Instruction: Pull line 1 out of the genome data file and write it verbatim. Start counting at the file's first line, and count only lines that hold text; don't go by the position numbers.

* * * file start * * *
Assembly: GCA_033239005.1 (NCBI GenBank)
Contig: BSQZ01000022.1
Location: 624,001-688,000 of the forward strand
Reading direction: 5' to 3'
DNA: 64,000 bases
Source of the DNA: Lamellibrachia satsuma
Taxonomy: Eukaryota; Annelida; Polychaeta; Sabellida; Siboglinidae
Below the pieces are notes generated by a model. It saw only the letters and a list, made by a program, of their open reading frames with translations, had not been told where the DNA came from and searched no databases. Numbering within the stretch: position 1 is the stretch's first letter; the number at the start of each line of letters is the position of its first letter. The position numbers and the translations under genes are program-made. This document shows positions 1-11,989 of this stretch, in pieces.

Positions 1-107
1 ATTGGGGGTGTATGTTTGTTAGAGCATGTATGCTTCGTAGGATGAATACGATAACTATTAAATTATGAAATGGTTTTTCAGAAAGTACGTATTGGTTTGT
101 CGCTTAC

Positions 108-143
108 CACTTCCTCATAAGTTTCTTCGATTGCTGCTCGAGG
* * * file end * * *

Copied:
Assembly: GCA_033239005.1 (NCBI GenBank)